The state Elections Commission on Monday is scheduled to take up a motion that could help it address a lawsuit filed by a conservative group over the commission’s handling of polling lists.
The commission is set to vote on whether to ask the Republican-controlled state Legislature to issue it guidance, either through administrative rules or by passing a new law, for the procedure it uses when it sends out mailings to voters who may have moved.
The commission faces a lawsuit by the conservative Wisconsin Institute for Law & Liberty, or WILL, that alleges the commission has violated state-mandated policies related to “movers,” voters who report an official government transaction from an address different from their voter registration address.
The commission faces the action because it did not remove from the list some 234,000 people who may have moved.
Wisconsin is one of 29 states that participates in the Electronic Registration Information Center, or ERIC, which flags movers. The commission reviews the information to ensure accuracy.
The commission sends notice to the mover at the address listed with their voter registration information. According to state law, voters who fail to confirm an address within the 30-day period should be listed as ineligible to vote. The law allows eligible voters who still live at the address to challenge the determination.
In 2017, WEC mailed postcards to about 343,000 voters flagged by ERIC as potential movers. More than 300,000 people did not respond and were identified as ineligible to vote, but that prompted complaints from voters who argued their registration information was current.
In October, the commission announced it had mailed letters to about 234,000 registered voters who may have moved recently. To address the 2017 complications, recipients this year will remain on the active poll list until after the April 2021 spring election instead of being removed after 30 days. After the April election, people who have not voted or re-registered will have their registration deactivated.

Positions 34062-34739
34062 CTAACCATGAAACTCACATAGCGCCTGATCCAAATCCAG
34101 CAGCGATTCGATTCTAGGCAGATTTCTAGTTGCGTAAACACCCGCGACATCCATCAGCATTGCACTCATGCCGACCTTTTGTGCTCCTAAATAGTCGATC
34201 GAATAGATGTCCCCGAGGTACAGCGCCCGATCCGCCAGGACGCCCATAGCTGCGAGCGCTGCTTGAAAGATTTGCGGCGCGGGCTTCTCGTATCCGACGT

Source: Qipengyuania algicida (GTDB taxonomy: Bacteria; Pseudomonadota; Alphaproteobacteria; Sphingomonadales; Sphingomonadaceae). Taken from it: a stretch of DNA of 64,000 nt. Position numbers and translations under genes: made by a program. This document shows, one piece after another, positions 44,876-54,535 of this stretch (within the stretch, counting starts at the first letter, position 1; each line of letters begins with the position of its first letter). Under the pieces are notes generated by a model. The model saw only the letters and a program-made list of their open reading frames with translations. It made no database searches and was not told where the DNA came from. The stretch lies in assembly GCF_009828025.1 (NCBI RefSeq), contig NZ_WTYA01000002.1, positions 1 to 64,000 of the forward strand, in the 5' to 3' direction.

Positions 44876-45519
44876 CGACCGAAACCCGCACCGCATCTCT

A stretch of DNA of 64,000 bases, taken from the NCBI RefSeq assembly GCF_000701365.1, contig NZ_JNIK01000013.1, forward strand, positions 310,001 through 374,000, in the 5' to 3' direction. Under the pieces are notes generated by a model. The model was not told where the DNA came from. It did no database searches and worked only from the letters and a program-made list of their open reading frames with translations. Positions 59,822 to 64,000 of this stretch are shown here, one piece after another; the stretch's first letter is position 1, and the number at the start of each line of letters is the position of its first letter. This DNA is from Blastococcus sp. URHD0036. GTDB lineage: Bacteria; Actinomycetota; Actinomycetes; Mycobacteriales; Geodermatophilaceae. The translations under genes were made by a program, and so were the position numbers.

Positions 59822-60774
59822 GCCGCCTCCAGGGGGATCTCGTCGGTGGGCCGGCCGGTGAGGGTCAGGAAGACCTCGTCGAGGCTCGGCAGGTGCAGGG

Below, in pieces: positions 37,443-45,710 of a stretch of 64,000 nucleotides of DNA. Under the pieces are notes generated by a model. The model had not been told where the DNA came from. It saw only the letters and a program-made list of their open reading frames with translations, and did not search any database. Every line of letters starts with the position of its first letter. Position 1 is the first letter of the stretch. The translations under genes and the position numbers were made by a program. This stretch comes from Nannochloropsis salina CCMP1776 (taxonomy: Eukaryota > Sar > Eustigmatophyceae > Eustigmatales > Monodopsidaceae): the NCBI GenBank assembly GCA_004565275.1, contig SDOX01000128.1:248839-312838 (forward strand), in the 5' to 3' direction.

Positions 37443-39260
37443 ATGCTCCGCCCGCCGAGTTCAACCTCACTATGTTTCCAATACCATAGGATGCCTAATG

The commission insists it is following the law even though it isn’t removing flagged registrations after 30 days. It says the law governing the removal of “movers” from the polling lists is directed toward municipal clerks, not the commission. Additionally, the commission argues that a potential mover failing to respond to a mailing doesn’t satisfy the law’s requirement of “reliable information” necessary to remove that voter from the polling list.
Wisconsin Elections Commission staff argue state law doesn’t provide state and municipal officials with enough guidance for how to process voters who may have moved once mailings are sent. They recommend commissioners ask the Legislature to specify in law what the procedure should be after mailings are sent and what the consequences should be for voters who don’t respond to ERIC mailings.
In a statement, WILL president Rick Esenberg blasted the commission, contending it is shirking its responsibility for administering state law requiring voters be removed from the rolls.
“The Wisconsin Elections Commission is charged with responsibility for administering chapter 6 of the statutes,” Esenberg said. “Its argument that the requirements of chapter 6 do not apply to it flies in the face of this statutory duty and is belied by its own behavior. If it is not obligated to remove movers from the rolls, then why is it acting at all? WEC cannot cherry pick from the law and exercise the duties it wants while avoiding the obligations it does not.”